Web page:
Abstract: Polyphenolics can act as prooxidants leading to the generation of reactive oxygen species and electrophilic metabolites which bind to DNA, protein and glutathione. The aim of the present study was to evaluate potential adverse effects of the long-term dietary administration of freeze-dried chokeberry juice to rats.
Groups of 8 males and 8 females were exposed via diet to 0; 2; 6; 10 g juice/kg feed for 90 days. Mean food consumption and mean body weight gain of treated animals were comparable with controls. Changes in some hematological parameters were sporadic and non-dose-responsive. Several statistically significant changes in clinical chemistry parameters were considered no toxicologically relevant since they were of small magnitude and lacked correlating findings in histopathology. Histopathological examination did not reveal any changes that could be attributed to chokeberry juice intake. Determination of oxidative damage markers in the liver demonstrated no damage of lipids, proteins and DNA. Chokeberry juice intake improved antioxidant status of rats as evidenced by a decrease in the level of lipid peroxidation, an increase in reduced glutathione concentration and an increase in some antioxidant enzymes activity.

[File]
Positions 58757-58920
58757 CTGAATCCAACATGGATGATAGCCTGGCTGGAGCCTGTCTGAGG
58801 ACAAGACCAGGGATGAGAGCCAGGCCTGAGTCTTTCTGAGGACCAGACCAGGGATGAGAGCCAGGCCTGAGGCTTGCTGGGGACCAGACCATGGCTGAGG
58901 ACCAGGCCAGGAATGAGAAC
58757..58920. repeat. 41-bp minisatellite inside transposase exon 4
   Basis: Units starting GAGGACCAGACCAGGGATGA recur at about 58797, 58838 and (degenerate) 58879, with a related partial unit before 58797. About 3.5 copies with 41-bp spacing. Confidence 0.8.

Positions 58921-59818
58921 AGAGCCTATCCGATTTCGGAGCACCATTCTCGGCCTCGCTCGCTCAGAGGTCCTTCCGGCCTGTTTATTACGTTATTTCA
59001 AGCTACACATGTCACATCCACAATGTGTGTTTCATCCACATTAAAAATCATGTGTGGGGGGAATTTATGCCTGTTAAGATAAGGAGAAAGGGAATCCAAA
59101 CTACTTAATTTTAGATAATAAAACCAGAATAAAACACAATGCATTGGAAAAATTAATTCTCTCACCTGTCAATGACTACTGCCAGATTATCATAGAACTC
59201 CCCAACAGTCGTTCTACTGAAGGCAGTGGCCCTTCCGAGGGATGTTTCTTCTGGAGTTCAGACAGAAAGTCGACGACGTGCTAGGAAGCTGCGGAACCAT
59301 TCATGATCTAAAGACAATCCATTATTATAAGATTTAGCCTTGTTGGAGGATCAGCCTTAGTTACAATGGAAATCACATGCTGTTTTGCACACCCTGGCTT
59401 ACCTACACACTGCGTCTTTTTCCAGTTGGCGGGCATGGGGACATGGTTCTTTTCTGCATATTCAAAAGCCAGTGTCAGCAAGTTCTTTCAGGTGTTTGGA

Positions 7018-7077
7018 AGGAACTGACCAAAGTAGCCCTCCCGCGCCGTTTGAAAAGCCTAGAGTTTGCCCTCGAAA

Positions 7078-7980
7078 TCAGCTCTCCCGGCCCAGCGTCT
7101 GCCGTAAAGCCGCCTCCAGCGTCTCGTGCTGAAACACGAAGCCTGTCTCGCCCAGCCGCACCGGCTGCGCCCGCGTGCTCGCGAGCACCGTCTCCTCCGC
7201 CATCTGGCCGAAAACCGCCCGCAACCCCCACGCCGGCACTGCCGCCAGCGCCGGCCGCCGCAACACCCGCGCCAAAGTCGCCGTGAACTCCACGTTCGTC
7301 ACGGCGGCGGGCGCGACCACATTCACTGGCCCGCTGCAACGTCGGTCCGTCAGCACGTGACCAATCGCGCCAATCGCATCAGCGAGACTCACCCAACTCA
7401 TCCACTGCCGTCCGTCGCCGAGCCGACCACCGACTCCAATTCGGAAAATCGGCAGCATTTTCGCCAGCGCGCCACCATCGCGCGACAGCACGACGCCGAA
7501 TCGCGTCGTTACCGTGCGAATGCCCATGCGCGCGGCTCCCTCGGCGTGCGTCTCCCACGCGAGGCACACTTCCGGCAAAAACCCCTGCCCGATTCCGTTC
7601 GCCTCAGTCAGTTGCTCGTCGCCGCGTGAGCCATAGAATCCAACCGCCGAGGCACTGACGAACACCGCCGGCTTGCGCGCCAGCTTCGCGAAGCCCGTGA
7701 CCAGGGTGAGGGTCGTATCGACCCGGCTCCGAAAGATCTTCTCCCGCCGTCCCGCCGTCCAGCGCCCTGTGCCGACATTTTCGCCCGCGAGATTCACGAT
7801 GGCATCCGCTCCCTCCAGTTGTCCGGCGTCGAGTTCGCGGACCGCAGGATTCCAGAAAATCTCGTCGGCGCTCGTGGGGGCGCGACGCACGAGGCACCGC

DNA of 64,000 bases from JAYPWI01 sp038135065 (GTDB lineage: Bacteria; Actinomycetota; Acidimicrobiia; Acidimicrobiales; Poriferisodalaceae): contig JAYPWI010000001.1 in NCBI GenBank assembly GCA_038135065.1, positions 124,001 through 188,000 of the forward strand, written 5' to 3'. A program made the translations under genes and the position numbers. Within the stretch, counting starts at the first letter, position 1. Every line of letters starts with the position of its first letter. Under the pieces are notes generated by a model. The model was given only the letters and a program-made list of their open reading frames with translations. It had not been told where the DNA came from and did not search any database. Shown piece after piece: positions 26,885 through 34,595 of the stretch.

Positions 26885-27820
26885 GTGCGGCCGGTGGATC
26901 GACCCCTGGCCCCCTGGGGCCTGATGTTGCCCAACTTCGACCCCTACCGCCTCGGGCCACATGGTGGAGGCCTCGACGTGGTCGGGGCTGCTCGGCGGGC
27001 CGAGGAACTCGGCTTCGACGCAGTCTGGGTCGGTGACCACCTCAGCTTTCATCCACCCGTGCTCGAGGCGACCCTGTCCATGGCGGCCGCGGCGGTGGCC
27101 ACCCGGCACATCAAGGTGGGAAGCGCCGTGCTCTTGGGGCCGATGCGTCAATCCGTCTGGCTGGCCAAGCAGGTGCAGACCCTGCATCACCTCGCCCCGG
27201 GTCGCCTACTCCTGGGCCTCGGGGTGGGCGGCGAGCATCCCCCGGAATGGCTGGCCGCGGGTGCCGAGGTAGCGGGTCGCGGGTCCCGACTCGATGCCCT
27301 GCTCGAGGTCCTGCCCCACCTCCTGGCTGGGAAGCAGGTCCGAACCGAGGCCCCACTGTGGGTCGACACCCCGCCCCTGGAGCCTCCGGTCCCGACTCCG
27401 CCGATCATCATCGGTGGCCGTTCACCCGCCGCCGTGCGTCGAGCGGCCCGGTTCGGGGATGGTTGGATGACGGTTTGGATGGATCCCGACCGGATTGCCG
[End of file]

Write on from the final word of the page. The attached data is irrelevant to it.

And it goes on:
It could be concluded that freeze-dried chokeberry juice is safe at doses tested and can be used as a component of food supplements.
Keywords: Chokeberry, antioxidant activity, hematology, clinical chemistry.